I wonder who the UAW will elect as its Czar when they finally get control of the industry away from private owners.

KC Dan
06-08-2009, 04:31 PM
So basically you have a problem with:

#1 - the goal of this whole rigamarole &
#2 - the method of funding that goal

This whole manufactured charade is about putting industry in the hands of the workers. They might succeed this time. They might not. But they'll keep trying until they do. They're in the red zone right now, and are on first down.Yep and we have Bartee playing CB on our side against their Jerry Rice....:banghead:

HonestChieffan
06-08-2009, 04:31 PM
If either #1 or #2 happens then we are screwed as a country.

BTW, I'm watching Pink Panther cartoons right now to get my mind on something real, unlike what's going on in this country. :)

The old Movies with Peter Sellers are classics

petegz28
06-08-2009, 04:33 PM
http://www.foxnews.com/politics/2009/06/08/breaking-supreme-court-halts-chyrsler-sale-fiat/

The Supreme Court on Monday granted an emergency appeal asking it to halt the impending government-backed sale of Chrysler to Italian automaker Fiat.

The order stops for now Chrysler's sale, which the company claims could scuttle the deal.

Justice Ruth Bader Ginsburg signed the order, but it may be only temporary.

A federal appeals court in New York had earlier approved the sale, but gave opponents until 4 p.m. ET Monday to try to get the Supreme Court to intervene. Ginsburg issued her order just before 4 p.m.

Indiana Treasurer Richard Mourdock said the ruling was a small victory for Indiana pensioners, who brought the request for an injunction for fear of losing their stake.

"The ... thing I hear is, 'Oh, if this doesn't happen, the sale won't take place.' Let's not forget Fiat is not paying one penny for 20 percent of this deal. If I am going to receive $400 million worth of assets on day one and I don't have to make an investment, I don't care so much if it happen Monday, Tuesday or next week, I am going to be there in the end."

The court needs more time to figure out what it wants to do. In order for the stay to have a more lasting effect, five justices need to sign on it. That has not happened, or at least not yet. The court may yet deny the emergency request or grant it and await arguments about why it should actually hear an appeal.

Ginsburg could decide on her own whether to extend the delay or ask the full court to decide. It is unclear when she or the court will act.

Rep. Gary Peters, D-Mich., whose congressional district is home to Chrysler world headquarters, said the state of Indiana pension funds' attempt to stop the sale is an effort to prevent a swift emergence from bankruptcy in the name of a small sum.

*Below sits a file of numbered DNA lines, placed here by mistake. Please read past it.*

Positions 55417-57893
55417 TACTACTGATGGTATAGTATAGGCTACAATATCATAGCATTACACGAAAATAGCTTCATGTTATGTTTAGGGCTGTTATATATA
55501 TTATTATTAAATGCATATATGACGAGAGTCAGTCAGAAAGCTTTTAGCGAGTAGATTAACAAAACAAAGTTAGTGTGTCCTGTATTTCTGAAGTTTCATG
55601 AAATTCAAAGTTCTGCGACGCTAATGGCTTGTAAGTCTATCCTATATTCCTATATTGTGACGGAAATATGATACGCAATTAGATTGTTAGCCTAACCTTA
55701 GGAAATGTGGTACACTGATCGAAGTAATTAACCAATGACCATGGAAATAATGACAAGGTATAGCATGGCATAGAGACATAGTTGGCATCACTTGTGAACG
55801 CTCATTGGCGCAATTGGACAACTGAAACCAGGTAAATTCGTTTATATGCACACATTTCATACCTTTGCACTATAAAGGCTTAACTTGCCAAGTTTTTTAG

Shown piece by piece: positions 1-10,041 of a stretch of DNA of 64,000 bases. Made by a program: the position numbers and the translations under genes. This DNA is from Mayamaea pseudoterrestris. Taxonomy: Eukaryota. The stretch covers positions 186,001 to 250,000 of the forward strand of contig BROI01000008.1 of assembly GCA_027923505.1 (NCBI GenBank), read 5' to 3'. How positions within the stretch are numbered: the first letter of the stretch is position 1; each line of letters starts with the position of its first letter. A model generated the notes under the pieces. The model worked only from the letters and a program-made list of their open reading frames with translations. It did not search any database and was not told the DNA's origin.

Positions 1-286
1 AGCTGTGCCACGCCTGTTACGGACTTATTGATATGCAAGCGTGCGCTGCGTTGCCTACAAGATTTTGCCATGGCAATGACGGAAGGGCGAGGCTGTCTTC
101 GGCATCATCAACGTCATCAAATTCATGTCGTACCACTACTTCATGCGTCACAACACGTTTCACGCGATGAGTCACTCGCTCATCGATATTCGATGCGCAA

Indiana's pension funds would lose $4.8 million if Chrysler is allowed to emerge from bankruptcy, Peters said, while the state will lose more than $20.7 million in tax revenue if Chrysler is liquidated, as well as incur tens of millions in lost revenue, expenses and new unemployment claims.

"Other stakeholders, including other secured lenders and Chrysler's autoworkers, accepted shared sacrifice because they recognized their interest was better served keeping Chrysler alive rather than forcing liquidation. Why the officials who decided to take their objections all the way to the Supreme Court can't recognize this is beyond me," Peters said.

Greg Signore, a Dodge dealer whose company is closing down as a result of the Chrysler sell-off, told FOX News he'd be in a better position starting from scratch than allowing the sale to go through.

"We're small dealers, we're getting crushed in all this. Why should we have to pay?" Signore asked. "If they liquidate the company, that's fine with me. But then everybody is on the same playing field. Then the big dealers are crushed too. Why should the small dealer have to get hit on this? Why should it cost me a half million dollars? I'd be in better shape."

HonestChieffan
06-08-2009, 05:38 PM
Who do they expect to be shut down, big profitable high volume dealers? This is proof the government cannot run a business and they will fail in a heartbeat.

KC Dan
06-08-2009, 05:58 PM
Rep. Gary Peters, D-Mich., whose congressional district is home to Chrysler world headquarters, said the state of Indiana pension funds' attempt to stop the sale is an effort to prevent a swift emergence from bankruptcy in the name of a small sum.

Indiana's pension funds would lose $4.8 million if Chrysler is allowed to emerge from bankruptcy,
Since when was a small sum $4.8 million dollars? I guess the people with their pension money in those funds can just eat round steak instead of Sirloin. What a crock.

petegz28
06-08-2009, 06:05 PM
Since when was a small sum $4.8 million dollars? I guess the people with their pension money in those funds can just eat round steak instead of Sirloin. What a crock.

Exactly.

***SPRAYER
06-08-2009, 08:46 PM
How soon before the B.O. administration starts throwing people in re-education camps for buying a Honda?

KcFanInGA
06-08-2009, 09:58 PM
Soon I can buy a Fiat 300 with my Euros.